In my recent post

Equation Solving for Kids, I introduced magic squares and reported the number of magic squares of the order 4 to be 880. The first computer program I wrote for calculating this number was in interpretted Basic on a Sharp MZ80A (with 32 kByte memory) in the early 1980s, and it took about 3 days to calculate them. On contemporary hardware, compiled versions need less than1 second.

**Magic squares of order 5**
The magic sum of the order 5 squares is 65, and there are 12 equations to be satisfied (5 rows, 5 columns, 2 diagonals). One of these equations is redundant, so there are 14 free entries. If you set , e.g., the entries marked by "x", you can calculate the remaining entries explicitly.

All these "x"-es must be integers between 1 and 25, and they must be different. How many possibilities are there? There are Binomial (25, 14) pssibilities to choose 14 numbers out of 25. As position plays a role, this has to be multiplied by Factorial(14). Thus, we obtain 388588515194880000 possibilities to set the "x" entries. Solving the system for the empty cells, does not necessarily yield a magic square which additionally has to satisfy that all 25 entries are different and lie between 1 and 25. Obviously, if you iterate the "x"-es in 14 nested loops, you should calculate dependent entries as soon as possible and jump out of the loop if the magic conditions cannot be satisfied any more.

Implementing such an algorithm, you can find out that the number of magic squares of order 5 is 2202441792.

**Reordering Rows and Columns**
When you know that the following square is magic,

you can interchange rows 1 and 2 and rows 4 and 4, respectively, and the interchange columns 1 and 2 and columns 4 and 5, to obtain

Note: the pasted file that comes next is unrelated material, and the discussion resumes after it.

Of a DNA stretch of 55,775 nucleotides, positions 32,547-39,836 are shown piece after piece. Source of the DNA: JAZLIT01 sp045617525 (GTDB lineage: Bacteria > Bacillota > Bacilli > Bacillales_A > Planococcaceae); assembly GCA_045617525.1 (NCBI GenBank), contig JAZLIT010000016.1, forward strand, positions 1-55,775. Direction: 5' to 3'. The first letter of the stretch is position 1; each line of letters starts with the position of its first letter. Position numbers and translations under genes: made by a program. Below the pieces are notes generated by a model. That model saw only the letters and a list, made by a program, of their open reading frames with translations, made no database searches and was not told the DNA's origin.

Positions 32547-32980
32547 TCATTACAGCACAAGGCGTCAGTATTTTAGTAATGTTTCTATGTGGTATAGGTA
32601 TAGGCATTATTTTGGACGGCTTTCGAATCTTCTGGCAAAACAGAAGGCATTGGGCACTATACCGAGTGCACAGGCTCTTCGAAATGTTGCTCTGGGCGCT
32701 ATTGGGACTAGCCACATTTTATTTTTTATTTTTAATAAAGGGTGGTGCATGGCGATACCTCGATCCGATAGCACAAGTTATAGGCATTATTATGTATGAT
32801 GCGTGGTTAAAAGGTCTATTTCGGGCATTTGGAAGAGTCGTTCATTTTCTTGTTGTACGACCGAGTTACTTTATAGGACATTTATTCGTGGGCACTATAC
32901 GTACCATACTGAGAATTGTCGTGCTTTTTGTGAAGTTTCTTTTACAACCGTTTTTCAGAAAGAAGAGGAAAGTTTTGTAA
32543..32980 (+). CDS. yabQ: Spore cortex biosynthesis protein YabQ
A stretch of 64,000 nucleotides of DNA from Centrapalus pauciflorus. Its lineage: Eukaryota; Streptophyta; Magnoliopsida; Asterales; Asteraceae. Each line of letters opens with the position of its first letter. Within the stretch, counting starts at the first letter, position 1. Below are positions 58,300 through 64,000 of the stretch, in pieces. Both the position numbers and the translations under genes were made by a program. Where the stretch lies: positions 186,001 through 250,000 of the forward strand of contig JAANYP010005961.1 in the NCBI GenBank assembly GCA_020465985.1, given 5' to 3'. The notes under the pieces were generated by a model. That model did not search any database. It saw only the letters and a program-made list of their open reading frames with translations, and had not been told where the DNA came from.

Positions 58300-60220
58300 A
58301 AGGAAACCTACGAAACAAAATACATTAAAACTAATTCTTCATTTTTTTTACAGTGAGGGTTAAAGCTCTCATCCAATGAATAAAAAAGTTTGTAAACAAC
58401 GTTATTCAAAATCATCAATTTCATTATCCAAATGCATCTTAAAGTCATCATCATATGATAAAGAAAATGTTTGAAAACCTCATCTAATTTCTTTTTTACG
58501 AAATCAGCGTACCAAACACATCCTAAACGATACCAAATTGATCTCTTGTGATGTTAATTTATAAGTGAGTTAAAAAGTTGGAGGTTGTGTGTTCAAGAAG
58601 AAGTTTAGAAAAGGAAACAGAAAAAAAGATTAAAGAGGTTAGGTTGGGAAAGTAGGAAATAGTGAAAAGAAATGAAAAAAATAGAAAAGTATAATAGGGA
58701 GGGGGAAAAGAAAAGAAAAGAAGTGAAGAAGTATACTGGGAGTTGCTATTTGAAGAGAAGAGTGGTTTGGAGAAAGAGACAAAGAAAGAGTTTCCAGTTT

which is again magic. Similarly, you could also interchange row 2 and 4, and columns 2 and 4.

Following these ideas, you can rearrange (by rotations, reflections and rows/colums interchanging) any magic square of order 5 in such a way that the smallest off-center diagonal element will be located in position (1,1) (8 possibilities), that a15 < a51 (by possible reflection, 2 possibilities) and that a22 < a44 (2 possibilities).

This reduces the effort to be taken by a factor 32. Additional computing time can be saved by taking into account that the square (26 - aij) is also magic. Be careful with double-counting when a33=13.

Not knowing the work of Richard Schroeppel (1973), I calculated the number of order 5 squares in the early 1990s on a MicroVax 3500 (see below, with 8MB of memory). My Fortran code took about 8 hours of CPU time.

**Lessons learned for algorithm development**
The above ideas to reduce the number of candidates have several similarities in Monte Carlo simulation for finance applications: From my point of view, interchanging rows and columns is related to antithetic variables in Monte Carlo simulation.

Exiting loops as soon as possible (magic squares) is somehow related to rejecting paths of Monte Carlo simulation in risk management, e.g., when you kno in advance that the path considered will not end in extreme percentiles.

Next week: The other way round: Monte Carlo simulation and magic squares.